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Our Favorite (Lesser Known) Cities on Each Continent

For a trip down Memory Lane, and maybe to offer some ideas for summer travel, we decided to go back through our past few years of globetrotting and pick out our favorite metropolises along the way… CONTINUE READING >> 

For a trip down Memory Lane, and maybe to offer some ideas for summer travel, we decided to go back through our past few years of globetrotting and pick out our favorite metropolises along the way.

We didn’t want to just randomly select, and choosing them by geographic landmass seemed like a good criteria, so here we go…

Europe:

There is an intimidating list of fantastic choices in Europe, so picking one is a daunting task. Certainly Paris and Rome spring to mind, and Prague always comes up when we get asked about our favorite places, but for this recollection are looking to venture a little more off of the beaten path.

With that in mind we pick Wangen im Allgäu in Germany.

We stumbled upon this southern German gem completely by accident when seeking a night’s lodging on our way to Switzerland.  By the time we parked at our hotel we were immediately enamored.

The berg most certainly has a sense of humor, with fanciful fountains featuring whimsical sculptures scattered throughout, yet it also has maintained its authenticity as a picture perfect dollop of Deutschland.

The food and architecture could not have been more genuine, and we even happened upon the town’s weekly outdoor market when we ventured out the next morning. We couldn’t have asked for a better overnight.

South America:

Whenever the subject of South America arises our first recommendation is always to visit the Galápagos Islands, but since we are focusing on urban areas for this retrospect we will jump back over to the mainland and choose Cusco in Peru.

Perched over ten thousand feet high up in the Andes, this once capital of the Inca Empire now serves as the homebase for explorations of The Sacred Valley.

It is the perfect jumping off point for venturing into the mysteries of the ancient cities and ruins of Sacsayhuaman, Ollantaytambo, and Machu Picchu.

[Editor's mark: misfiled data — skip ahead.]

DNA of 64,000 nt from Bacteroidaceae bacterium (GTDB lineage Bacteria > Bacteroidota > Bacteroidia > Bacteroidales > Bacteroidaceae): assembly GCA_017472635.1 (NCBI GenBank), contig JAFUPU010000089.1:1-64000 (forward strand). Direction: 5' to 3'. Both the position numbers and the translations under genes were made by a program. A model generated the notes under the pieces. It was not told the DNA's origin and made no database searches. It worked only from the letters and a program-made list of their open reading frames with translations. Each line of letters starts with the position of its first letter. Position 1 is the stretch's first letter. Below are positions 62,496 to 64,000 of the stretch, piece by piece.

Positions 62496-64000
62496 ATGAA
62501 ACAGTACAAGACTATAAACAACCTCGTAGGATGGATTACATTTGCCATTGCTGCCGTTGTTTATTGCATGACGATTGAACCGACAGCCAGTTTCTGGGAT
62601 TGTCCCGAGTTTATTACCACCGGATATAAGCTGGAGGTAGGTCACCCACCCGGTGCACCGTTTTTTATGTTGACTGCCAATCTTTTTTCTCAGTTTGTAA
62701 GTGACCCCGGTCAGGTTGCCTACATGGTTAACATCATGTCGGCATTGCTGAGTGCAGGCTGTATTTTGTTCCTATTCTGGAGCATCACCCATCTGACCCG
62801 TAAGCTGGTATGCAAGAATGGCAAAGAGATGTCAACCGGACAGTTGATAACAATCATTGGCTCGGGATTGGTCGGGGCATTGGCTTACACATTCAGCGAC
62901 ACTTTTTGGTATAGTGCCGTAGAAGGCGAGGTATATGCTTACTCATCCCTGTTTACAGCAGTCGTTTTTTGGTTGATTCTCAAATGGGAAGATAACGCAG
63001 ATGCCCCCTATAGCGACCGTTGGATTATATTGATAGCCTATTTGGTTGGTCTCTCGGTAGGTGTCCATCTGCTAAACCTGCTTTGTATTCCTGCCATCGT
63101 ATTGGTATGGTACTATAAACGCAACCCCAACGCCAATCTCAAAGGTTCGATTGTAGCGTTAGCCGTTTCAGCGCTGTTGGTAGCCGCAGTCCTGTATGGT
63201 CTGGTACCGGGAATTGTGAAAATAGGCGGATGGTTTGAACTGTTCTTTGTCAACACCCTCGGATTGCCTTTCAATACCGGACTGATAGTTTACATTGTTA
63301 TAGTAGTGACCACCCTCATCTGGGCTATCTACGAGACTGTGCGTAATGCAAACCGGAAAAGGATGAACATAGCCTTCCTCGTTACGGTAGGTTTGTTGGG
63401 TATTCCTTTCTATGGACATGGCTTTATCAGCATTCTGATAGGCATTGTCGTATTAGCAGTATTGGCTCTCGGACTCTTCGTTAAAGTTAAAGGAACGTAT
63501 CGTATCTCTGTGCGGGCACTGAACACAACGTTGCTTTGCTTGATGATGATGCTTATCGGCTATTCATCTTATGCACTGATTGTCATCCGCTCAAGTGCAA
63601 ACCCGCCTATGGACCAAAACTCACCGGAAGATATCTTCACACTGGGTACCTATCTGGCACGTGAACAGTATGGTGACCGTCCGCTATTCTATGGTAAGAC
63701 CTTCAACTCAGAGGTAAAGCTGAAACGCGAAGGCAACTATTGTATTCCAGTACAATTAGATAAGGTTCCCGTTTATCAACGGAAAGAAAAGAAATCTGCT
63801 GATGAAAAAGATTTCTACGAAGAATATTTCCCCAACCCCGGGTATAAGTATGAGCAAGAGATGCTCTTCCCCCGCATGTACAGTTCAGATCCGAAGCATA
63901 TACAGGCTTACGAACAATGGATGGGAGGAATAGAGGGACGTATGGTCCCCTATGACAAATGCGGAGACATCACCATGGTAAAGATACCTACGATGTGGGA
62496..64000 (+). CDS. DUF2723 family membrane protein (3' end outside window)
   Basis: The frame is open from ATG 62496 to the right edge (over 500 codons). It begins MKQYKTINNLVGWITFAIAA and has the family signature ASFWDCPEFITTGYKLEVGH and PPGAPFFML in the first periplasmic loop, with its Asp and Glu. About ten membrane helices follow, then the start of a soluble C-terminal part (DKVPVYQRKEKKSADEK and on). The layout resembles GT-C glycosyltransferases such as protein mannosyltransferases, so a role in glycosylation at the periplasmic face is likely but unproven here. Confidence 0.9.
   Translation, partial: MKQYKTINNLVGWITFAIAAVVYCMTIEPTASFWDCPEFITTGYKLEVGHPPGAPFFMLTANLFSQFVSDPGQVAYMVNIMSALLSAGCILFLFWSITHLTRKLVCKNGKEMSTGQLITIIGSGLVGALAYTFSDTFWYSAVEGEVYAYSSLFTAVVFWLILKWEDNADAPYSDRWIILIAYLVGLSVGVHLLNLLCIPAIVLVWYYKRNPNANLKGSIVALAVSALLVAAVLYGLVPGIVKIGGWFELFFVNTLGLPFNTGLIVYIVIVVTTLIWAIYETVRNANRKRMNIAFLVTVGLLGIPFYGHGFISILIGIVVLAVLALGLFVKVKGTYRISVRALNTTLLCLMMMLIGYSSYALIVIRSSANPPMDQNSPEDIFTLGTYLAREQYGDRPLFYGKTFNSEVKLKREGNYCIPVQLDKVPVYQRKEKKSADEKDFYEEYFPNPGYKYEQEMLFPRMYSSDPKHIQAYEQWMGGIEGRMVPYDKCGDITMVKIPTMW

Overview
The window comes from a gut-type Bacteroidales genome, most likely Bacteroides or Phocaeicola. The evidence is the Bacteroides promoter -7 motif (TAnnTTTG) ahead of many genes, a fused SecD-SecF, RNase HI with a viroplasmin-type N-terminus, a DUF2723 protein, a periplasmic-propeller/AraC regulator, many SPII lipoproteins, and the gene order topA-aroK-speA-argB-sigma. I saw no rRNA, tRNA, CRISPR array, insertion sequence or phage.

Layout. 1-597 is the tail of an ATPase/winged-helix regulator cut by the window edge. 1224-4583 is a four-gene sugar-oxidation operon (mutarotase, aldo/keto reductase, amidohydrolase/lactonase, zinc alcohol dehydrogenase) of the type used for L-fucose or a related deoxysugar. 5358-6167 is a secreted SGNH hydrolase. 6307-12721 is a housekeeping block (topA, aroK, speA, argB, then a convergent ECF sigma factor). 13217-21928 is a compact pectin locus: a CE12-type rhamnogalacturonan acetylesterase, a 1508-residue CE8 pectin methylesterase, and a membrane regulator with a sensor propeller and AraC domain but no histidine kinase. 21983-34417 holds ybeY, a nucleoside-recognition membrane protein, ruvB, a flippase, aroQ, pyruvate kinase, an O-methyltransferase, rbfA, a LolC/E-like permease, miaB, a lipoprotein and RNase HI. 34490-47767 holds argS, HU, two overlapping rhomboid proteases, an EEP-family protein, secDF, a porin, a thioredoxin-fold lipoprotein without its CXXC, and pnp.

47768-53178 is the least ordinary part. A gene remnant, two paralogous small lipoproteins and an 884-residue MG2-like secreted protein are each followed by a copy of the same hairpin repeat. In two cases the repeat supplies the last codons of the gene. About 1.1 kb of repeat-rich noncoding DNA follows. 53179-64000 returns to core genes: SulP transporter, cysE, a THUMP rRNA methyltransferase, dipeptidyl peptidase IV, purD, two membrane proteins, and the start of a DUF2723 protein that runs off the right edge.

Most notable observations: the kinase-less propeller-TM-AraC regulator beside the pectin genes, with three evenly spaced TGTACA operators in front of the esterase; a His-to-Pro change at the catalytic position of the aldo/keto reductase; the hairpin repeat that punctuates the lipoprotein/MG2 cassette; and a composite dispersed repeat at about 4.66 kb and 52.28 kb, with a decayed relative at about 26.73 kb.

But it would be a mistake to rush off to those ruins without indulging on the rich past and vibrant present that Cusco has to offer. The city has several layers to reveal as it was transformed from the ancient Incan, to Spanish, and now the Peruvian cultures.

To convince you further, here are additional reasons to visit Cusco:

    • You’ll get to see a traditional mix of colorful clothing from traditional, modern and everything in between.
    • You’ll see llamas and alpacas.
    • You’ll come across architecture that will send you back in time.

If you’re looking for other hidden Latin American destinations, we’ve got you covered there, too.

Africa:

We have not travelled extensively across Africa, but we were able to collect lifelong memories in the village of Rau, on the outskirts of the city of Moshi in Tanzania.

Our time there became an experience that will live in our hearts forever as we jumped in to teaching and repairing the Lunguo Primary School. Our time with the vivacious students and dedicated faculty will bring us joy for the rest of our lives.

Beyond that, we were able to get a small taste of what day to day life is really like away from any tourist attractions or high-rise hotels.

Mixed in with our construction and educational activities, we also found time to meet and learn a few of the customs of the Chagga and Maasai people, and see an amazing array of African animals in the Ngorongoro Crater .

All under the powerful shadow of Mount Kilimanjaro.

Asia:

Growing up as Cold War kids we never in a million years dreamt that we would ever have a chance to set foot in China. My how times have changed!

After observing the uproarious hustle and bustle of Hong Kong, Shanghai, and Beijing, the work-a-day city of Dalian gave us a welcome glimpse into the life of Chinese people away from these massive urban areas.

Hopping aboard a creaking and clanking old wooden streetcar, we rode into the city with no particular destination in mind and discovered gleaming modern skyscrapers next to a marketplace of shops mish-mashed together that looked as though it had hardly changed in centuries.

We also indulged in perhaps the best street food we have ever encountered, as well as the worst thing we have ever put in our mouths.

No wonder we called it a city of contrasts.

Australia:

Even though we only had the chance to explore a small slice of the Land Down Under, we feel comfortable proclaiming Gold Coast as a pick.

It is aptly named, because this stretch of beach along the Coral Sea certainly is top notch all the way.

Spectacular hotels overlook the ocean while innovative restaurants serve up its bounty.

We even tried our hands (and luckily didn’t lose any) at surfing and feeding enormous, hungry crocodiles.

North America:

As hard as it is to arrive at a choice of a favorite on our home continent, after much debate we managed. Having traveled all across the US, actually making it to all 50 states, it was nearly impossible to narrow it down in our own country.

So we thought of Canada.  Among the many great places we have seen in our northern neighbor, Twillingate on the island of Newfoundland came to mind. In fact, we fell in love with the entire island and the fantastic folks there.

For those who do not live right next door a visa may be necessary for travel to Canada and we found a way to make getting one super easy with eTA Canada.